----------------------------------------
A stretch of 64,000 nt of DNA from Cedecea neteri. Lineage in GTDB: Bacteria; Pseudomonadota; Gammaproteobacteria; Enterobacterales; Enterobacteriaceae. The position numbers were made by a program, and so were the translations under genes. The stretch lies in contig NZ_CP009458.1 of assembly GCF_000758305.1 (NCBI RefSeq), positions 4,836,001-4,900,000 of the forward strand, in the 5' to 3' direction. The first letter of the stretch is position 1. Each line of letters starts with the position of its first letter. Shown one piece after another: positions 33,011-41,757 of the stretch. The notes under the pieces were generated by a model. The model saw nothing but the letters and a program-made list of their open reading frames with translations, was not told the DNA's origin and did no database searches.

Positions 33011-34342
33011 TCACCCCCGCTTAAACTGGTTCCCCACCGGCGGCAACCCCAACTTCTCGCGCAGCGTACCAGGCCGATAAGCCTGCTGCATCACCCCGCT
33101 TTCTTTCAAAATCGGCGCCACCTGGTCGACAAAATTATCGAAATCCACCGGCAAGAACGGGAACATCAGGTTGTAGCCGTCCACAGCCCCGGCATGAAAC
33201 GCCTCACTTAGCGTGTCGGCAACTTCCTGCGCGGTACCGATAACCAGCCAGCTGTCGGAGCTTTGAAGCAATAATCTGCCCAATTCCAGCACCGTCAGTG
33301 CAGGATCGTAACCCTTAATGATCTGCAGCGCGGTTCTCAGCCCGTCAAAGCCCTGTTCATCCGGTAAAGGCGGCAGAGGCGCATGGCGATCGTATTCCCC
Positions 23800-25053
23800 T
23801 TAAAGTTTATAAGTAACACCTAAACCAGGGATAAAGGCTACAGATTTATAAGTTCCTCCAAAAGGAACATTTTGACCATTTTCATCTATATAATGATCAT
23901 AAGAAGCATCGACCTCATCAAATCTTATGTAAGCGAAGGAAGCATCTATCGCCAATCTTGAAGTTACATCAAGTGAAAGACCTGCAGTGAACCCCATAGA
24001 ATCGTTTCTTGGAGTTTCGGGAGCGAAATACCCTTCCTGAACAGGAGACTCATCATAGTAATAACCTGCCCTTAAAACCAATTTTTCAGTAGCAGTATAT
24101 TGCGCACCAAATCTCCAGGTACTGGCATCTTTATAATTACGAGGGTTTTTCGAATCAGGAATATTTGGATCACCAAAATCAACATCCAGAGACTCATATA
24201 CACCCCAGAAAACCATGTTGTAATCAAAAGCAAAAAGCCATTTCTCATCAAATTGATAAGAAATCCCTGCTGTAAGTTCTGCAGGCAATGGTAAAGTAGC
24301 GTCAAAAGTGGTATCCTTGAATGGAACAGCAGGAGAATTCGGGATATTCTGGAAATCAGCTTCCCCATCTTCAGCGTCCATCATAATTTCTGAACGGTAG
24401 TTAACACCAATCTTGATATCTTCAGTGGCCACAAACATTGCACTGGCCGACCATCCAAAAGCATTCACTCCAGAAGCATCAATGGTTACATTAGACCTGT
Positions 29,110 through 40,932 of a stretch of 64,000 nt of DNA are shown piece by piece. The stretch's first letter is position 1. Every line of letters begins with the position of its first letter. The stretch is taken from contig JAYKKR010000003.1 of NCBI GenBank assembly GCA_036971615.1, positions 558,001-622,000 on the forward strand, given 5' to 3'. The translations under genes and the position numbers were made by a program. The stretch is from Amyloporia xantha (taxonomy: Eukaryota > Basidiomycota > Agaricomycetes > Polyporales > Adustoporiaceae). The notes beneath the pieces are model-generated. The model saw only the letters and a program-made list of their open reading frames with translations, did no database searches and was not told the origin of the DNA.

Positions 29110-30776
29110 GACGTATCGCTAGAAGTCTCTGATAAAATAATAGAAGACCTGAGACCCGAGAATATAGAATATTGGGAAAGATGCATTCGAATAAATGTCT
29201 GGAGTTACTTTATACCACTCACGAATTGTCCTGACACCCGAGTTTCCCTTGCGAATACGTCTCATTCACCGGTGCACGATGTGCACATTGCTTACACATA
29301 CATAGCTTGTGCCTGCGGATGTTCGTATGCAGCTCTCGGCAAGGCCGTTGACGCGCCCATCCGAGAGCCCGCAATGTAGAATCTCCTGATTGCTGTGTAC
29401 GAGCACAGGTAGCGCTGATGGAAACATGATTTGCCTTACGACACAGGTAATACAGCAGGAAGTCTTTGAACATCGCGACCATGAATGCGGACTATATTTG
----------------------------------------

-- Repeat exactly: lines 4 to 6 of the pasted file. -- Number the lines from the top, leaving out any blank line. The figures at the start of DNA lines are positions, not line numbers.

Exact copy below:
33101 TTCTTTCAAAATCGGCGCCACCTGGTCGACAAAATTATCGAAATCCACCGGCAAGAACGGGAACATCAGGTTGTAGCCGTCCACAGCCCCGGCATGAAAC
33201 GCCTCACTTAGCGTGTCGGCAACTTCCTGCGCGGTACCGATAACCAGCCAGCTGTCGGAGCTTTGAAGCAATAATCTGCCCAATTCCAGCACCGTCAGTG
33301 CAGGATCGTAACCCTTAATGATCTGCAGCGCGGTTCTCAGCCCGTCAAAGCCCTGTTCATCCGGTAAAGGCGGCAGAGGCGCATGGCGATCGTATTCCCC